The World’s Fair reminds me of huge spectacle and incredible innovation. Iconic landmarks and advances in technology have sprung forth at the Fair through the years, from the Eiffel Tower to the Space Needle. But the 1893 World’s Fair stands out above the rest in a big way: it just became a board game. Just ignore all of these other ones.
World’s Fair 1893 from designer J. Alex Kevern and Foxtrot Games invites 2-4 players to become organizers for the fair tasked with assembling exhibits from the industries of Manufacturing, Agriculture, Fine Arts, Transportation, and Electricity. Each organizer wants to be diverse in their investments and become rich and famous before the end of the Fair.
The first thing that tickles me about World’s Fair is the unusual shape of the board. Five finely illustrated sectors orbit an image of the first Ferris Wheel, one of the biggest attractions of the Fair. Did you know this Ferris Wheel could hold 2,190 people? So of course it’s the centerpiece of this game and the scoring timer fits as a car revolving around the wheel throughout the rounds. It’s a neat touch in a game in a game full of neat touches from the blurbs on the exhibit cards to the medal shaped tokens that you win by controlling sections of the board. Neat.
Being the powerful figure on the World’s Fair circuit that you are, you have a loyal group of employees that are going to be scouting out sections of the fair grounds for spot to erect exhibits for your company. On your turn, you will send one supporter to one of the five sections around the board to try and have a majority there when the scoring rounds come. With a majority you will win medals and can get exhibits that you have collected approved for a spot in the fair.
When you send a supporter to an area, you also get to pick up all of the cards placed there. They could be potential exhibits for the fair, tickets for the Midway attractions, or historical figures that will help you place more supporters on the board next turn. It becomes a tough decision where to place your supporter because the place you want to control may not have any cards that help you out. Turns go quickly, but most of the time it is not an easy turn to take. World’s Fair 1893 has a wonderful tension between turns, hoping that the cards you have been eyeing will make it back to you on your turn.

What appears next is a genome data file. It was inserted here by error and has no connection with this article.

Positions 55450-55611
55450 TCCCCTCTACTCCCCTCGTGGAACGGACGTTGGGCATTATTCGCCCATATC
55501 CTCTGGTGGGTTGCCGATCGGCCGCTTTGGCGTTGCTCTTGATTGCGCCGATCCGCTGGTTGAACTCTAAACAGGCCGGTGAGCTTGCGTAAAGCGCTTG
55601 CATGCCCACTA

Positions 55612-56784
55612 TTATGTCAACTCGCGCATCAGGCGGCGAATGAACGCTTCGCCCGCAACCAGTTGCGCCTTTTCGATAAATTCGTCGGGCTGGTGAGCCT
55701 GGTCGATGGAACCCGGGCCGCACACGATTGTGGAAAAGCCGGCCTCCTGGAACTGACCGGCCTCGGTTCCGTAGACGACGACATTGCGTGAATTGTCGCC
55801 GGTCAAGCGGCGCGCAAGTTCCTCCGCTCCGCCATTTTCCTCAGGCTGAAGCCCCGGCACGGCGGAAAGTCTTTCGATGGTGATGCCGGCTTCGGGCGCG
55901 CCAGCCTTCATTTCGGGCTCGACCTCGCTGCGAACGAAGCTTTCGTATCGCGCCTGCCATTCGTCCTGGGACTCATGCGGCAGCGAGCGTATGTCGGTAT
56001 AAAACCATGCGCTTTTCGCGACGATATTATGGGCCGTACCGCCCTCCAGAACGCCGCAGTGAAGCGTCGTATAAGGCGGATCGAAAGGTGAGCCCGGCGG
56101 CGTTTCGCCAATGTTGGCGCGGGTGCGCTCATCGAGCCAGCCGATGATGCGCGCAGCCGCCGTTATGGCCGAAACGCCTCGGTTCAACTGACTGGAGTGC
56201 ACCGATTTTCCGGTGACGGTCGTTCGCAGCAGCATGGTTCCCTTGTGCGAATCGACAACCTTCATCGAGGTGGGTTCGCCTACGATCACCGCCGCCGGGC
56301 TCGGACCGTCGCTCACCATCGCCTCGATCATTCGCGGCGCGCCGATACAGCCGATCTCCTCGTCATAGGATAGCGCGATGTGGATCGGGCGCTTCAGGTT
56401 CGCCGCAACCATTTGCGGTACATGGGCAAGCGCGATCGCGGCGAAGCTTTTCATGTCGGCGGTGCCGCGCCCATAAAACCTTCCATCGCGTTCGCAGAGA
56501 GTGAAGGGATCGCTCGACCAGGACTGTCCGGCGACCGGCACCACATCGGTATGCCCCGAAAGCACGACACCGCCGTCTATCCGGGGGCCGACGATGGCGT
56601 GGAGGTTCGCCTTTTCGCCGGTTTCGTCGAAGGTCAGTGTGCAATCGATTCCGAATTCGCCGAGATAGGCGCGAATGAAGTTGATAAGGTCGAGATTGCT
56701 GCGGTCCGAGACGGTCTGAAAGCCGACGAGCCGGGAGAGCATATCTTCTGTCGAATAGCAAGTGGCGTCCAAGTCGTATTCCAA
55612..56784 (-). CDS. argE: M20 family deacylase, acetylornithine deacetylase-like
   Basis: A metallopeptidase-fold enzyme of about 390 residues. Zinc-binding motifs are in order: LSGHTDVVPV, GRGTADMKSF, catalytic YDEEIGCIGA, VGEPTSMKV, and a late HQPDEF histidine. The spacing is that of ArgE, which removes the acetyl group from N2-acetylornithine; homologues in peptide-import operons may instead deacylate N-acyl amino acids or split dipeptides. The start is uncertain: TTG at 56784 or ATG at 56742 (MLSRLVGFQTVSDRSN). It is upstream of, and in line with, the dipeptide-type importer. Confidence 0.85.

For each Midway ticket a player takes, the Ferris Wheel advances one space towards a scoring space, acting like a timer for when players get points. If you are sitting in a comfortable controlling position, you want that wheel spinning as fast as possible before your power goes away. But once the Ferris Wheel stops, players will get points for how many Midway tickets they hold, with bonus points going to the player with the most. It’s like getting that giant stuffed bulldog by turning in a fistful of tickets earned playing Skeeball.
The game ends once the Ferris wheel has rotated three times and sections are scored for a third time. This is where a player’s diversity of approved exhibits will score, with more points awarded for large sets of tokens and very points awarded for concentrated exhibits. A set of each of the five types of exhibits (Fine Arts, Manufacturing, etc.) is worth fifteen points, so it’s smart to spread your influence around the fairgrounds.
Every player then totals up their points earned from Midway coins, leader medals, and approved exhibits and the person with the highest point total is crowned King of the World* and gets to take home the Ferris Wheel. I love games that reveal the winner at the end, and World’s Fair 1893 always ends with a cheer.
Even with a theme 122 years old, World’s Fair 1893 feels so fresh, from the detailed art style to the smooth gameplay. You’ll want to take a ride with this game because it’s easy to teach, has tough decisions to make every turn, and is exciting from start to finish. Here’s your ticket, enjoy the fair! Don’t worry, there’s no Devil in the White City here.
World’s Fair 1893 will be on Kickstarter from Sept. 29 for about a month. Check it out here: worldsfairgame.com